Unexpected find under Mars crater sheds light on planet's past

The Perseverance rover, which arrived on Mars in early 2021, is exploring the Lake Lake region in search of evidence of past and possibly present life. Its mission includes collecting soil samples that will be sent to Earth in the future. Scientists believe that these samples will reveal the secrets of the planet, although some exciting details are already coming to them – they are based on indicators from the rover’s scientific instruments.

So, according to new data from the Radar Imager for Mars subsurFAce eXperiment (RIMFAX) georadar, the rock layers under the crater have a strange slope – up to 15 degrees. This was told by a group of researchers led by the University of California at Los Angeles (UCLA) and the University of Oslo.

Image: NASA

We were quite surprised to find the stones stacked at an angle. We expected to see horizontal layers at the bottom of the crater. The fact that they are tilted in this way requires a more complex geological history.

David Page

professor at UCLA

These strange patches below the surface could be from slow-cooling lava flows rushing upward, or could be sediment from an underground lake, scientists say.

After analyzing all the data, the research team noted that sloping rocks were common throughout the area surveyed by Perseverance. What puzzled the scientists even more was that in the areas they discovered, the layers tilted in several directions.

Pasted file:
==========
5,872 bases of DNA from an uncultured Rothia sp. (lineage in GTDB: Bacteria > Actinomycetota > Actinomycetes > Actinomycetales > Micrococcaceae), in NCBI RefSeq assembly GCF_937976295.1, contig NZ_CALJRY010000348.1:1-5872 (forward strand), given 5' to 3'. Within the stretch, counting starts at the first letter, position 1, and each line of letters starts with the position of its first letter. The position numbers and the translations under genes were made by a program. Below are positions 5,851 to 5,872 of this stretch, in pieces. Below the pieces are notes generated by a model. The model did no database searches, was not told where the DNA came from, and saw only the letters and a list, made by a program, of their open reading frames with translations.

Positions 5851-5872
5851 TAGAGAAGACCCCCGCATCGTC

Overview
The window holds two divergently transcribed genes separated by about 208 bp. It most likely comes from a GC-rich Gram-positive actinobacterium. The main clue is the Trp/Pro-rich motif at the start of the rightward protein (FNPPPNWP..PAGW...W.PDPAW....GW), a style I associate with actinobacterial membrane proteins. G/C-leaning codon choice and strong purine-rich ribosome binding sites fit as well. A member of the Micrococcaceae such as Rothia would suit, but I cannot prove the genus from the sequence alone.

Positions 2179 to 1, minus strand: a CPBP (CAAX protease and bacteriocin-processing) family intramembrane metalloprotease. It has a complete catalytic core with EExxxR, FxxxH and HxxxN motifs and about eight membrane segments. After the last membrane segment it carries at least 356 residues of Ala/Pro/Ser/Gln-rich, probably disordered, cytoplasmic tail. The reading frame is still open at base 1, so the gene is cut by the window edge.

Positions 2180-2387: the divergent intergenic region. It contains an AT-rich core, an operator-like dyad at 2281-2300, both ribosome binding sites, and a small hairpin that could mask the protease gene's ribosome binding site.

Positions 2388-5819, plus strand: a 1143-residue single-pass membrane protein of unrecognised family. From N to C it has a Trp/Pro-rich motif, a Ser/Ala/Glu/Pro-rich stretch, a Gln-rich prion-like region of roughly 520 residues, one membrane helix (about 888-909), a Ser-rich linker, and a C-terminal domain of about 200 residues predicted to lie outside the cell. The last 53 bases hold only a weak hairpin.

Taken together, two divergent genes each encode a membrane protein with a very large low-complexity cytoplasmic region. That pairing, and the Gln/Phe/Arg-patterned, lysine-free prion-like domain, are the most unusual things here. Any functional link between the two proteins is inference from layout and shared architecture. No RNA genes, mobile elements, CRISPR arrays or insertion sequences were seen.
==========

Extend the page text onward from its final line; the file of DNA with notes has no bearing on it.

The most likely explanation for this occurrence is igneous in origin, when the movement of lava underground formed layers of rocks over time, and then they cooled and hardened.

However, there is also the possibility that these layers are sedimentary – a phenomenon found in the aquatic environment on Earth.

RIMFAX gives us a view of the stratigraphy of Mars, similar to what you can see on Earth in highway sections, where high layers of rock are sometimes visible on the slope as you drive by.

David Page

Prior to the landing of Perseverance, there were many hypotheses about the nature and origin of the crater floor rocks. Now scientists have been able to narrow the range of versions, making sure that this story can be much more complicated than previously thought.

The data collected by RIMFAX will be of great value when samples from Perseverance are returned to Earth for deeper analysis. Knowing what lies beneath the Lake crater and how it formed will provide the necessary context for characterizing the rocks. This, in turn, will provide answers to the most exciting questions: when did water flow on the surface of Mars, how long did it take, and how and when did the planet move into the extremely cold and dry environment that we see today?

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